BARMM eyes reopening of limited in-person classes in February | Inquirer News

BARMM eyes reopening of limited in-person classes in February

CHOSEN Buahan Elementary School is one of five elementary schools in Lamitan town, Basilan province, that will open in-person classes this February. —JULIE ALIPALA

DAVAO CITY—After two years of distance online learning because of the COVID-19 pandemic, more than 10,000 learners and 303 teachers across the Bangsamoro Autonomous Region in Muslim Mindanao (BARMM) are going to resume limited face-to-face classes next month, a top Bangsamoro official said.

Education Minister Mohagher Iqbal, however, said there would be ongoing safety assessments at each school level, which would be validated by a regional team to ensure that every learner and teacher would be safe.


“Health and safety is a priority in the reopening of schools,” Iqbal said when asked if they were not worried that among the 17 regions in the country, the BARMM still posted the lowest vaccination rate, with only 11.14 percent of its target population having taken the full dose of the vaccines as of Jan. 17, based on records from the National Task Force (NTF) Against COVID-19.

Safety assessment

Only 18.55 percent of the BARMM’s total population received at least one shot of the vaccine while only .96 percent took the booster shots, according to NTF data.


On Thursday, the BARMM Ministry of Basic, Higher and Technical Education (MBHTE) headed by Iqbal, signed the Inter-Ministry Memorandum Circular (IMMC) for the implementation of a limited in-person learning modality in the region. The circular was also signed by the region’s ministers of health, interior and local government, social services and the Bangsamoro Planning and Development Authority.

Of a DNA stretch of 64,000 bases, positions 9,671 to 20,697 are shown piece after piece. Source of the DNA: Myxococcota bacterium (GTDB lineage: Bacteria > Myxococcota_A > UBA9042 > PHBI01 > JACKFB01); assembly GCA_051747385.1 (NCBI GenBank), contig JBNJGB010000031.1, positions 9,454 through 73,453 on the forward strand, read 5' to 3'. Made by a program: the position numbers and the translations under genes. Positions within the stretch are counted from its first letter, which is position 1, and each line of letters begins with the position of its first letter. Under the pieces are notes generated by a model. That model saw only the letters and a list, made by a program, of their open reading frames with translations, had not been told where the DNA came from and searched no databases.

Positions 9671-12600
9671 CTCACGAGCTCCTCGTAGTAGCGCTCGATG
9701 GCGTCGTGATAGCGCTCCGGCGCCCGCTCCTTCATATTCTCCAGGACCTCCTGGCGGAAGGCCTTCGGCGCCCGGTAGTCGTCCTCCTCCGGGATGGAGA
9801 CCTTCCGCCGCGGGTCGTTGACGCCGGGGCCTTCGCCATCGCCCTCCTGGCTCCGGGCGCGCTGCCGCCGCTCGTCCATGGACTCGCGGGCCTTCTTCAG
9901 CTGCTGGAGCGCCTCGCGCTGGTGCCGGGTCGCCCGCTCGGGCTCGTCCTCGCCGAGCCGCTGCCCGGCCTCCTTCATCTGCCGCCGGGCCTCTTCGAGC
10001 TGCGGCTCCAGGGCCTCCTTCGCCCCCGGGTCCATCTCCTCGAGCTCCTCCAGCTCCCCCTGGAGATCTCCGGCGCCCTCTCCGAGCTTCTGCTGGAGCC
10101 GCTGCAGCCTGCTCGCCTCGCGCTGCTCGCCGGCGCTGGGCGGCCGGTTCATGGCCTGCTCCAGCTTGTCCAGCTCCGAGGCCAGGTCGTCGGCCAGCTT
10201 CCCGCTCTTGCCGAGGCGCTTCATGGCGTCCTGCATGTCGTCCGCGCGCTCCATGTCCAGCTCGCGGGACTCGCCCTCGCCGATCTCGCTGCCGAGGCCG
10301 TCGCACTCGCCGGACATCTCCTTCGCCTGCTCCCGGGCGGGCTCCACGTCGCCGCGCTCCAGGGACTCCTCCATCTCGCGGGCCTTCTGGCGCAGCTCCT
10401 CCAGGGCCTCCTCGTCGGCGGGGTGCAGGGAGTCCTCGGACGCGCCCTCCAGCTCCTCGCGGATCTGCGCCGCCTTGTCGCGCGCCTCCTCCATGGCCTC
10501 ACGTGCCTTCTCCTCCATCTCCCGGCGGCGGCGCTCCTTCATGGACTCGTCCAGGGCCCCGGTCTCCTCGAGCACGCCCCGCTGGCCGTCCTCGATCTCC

“Three other ministries are involved through the signing of the IMMC to gather support from relevant stakeholders and external partners,” Iqbal said.

But aside from the thorough safety assessment, Iqbal also assured there would be no in-person classes in areas that were considered high risk or in alert level 3 category.

The BARMM has identified 33 pilot schools, with 10,699 learners, in which to start the in-person classes although 33 other schools with close to 10,000 students were readily identified as alternate if some of the priority schools could not yet open classes for one reason or another.


Iqbal also said in a statement from the Bangsamoro Information Office (BIO) that the decision to implement limited face-to-face classes came after seven months of “grueling” meetings, seminars and planning workshops with technical working groups to prepare themselves for it.

“This policy will support other BARMM ministries and the school division offices, who are patiently and tirelessly preparing for the moment to accept their learners in their school classrooms,” Iqbal said.

He said the ministry and Schools Division Offices would implement strict health and safety protocols and other critical directives from the BARMM Inter-Agency Task Force.


Assistant Secretary Alfadhar Pajiji, MBHTE focal for in-person class implementation, also assured that the public schools had undergone the School Readiness Assessment and School Safety Assessment Tool as benchmarks for the final list of schools in the pilot implementation of face-to-face classes, the BIO said.

He said that if one of the 33 pilot schools would be disqualified, a school from an alternate list of 33 schools will take its place.

Pajiji said the target date of the piloting campaign for the in-person classes would be on Feb. 14.

The region, which celebrated its third founding anniversary on Jan. 22, is composed of the provinces of Basilan, Lanao del Sur, Maguindanao, Sulu and Tawi‑Tawi. The BARMM has a population of 4,404,288 based on the 2020 census. INQ

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TAGS: BARMM, Education Minister Mohagher Iqbal, in-person classes
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